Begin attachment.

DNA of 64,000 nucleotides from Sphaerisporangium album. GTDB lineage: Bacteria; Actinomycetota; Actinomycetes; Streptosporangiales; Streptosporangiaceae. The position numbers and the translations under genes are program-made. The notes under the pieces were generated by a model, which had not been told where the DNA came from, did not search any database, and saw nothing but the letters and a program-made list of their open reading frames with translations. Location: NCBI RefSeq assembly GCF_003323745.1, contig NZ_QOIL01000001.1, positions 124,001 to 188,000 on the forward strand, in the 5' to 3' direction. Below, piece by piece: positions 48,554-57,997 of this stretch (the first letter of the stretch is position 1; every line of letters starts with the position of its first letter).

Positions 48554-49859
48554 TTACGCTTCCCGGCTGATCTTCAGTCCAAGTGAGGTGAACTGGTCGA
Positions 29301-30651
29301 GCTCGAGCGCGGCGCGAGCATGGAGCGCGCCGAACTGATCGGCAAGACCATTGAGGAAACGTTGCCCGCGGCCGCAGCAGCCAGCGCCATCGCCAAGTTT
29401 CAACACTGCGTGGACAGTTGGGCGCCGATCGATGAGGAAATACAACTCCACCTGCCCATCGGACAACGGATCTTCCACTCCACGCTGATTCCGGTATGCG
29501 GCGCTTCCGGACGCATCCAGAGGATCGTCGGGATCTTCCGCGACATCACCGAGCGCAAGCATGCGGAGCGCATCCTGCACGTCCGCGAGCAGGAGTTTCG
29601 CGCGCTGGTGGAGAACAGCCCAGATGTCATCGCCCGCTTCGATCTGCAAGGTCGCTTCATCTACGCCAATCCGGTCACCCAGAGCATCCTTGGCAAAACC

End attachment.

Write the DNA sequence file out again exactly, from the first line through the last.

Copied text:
DNA of 64,000 nucleotides from Sphaerisporangium album. GTDB lineage: Bacteria; Actinomycetota; Actinomycetes; Streptosporangiales; Streptosporangiaceae. The position numbers and the translations under genes are program-made. The notes under the pieces were generated by a model, which had not been told where the DNA came from, did not search any database, and saw nothing but the letters and a program-made list of their open reading frames with translations. Location: NCBI RefSeq assembly GCF_003323745.1, contig NZ_QOIL01000001.1, positions 124,001 to 188,000 on the forward strand, in the 5' to 3' direction. Below, piece by piece: positions 48,554-57,997 of this stretch (the first letter of the stretch is position 1; every line of letters starts with the position of its first letter).

Positions 48554-49859
48554 TTACGCTTCCCGGCTGATCTTCAGTCCAAGTGAGGTGAACTGGTCGA
Positions 29301-30651
29301 GCTCGAGCGCGGCGCGAGCATGGAGCGCGCCGAACTGATCGGCAAGACCATTGAGGAAACGTTGCCCGCGGCCGCAGCAGCCAGCGCCATCGCCAAGTTT
29401 CAACACTGCGTGGACAGTTGGGCGCCGATCGATGAGGAAATACAACTCCACCTGCCCATCGGACAACGGATCTTCCACTCCACGCTGATTCCGGTATGCG
29501 GCGCTTCCGGACGCATCCAGAGGATCGTCGGGATCTTCCGCGACATCACCGAGCGCAAGCATGCGGAGCGCATCCTGCACGTCCGCGAGCAGGAGTTTCG
29601 CGCGCTGGTGGAGAACAGCCCAGATGTCATCGCCCGCTTCGATCTGCAAGGTCGCTTCATCTACGCCAATCCGGTCACCCAGAGCATCCTTGGCAAAACC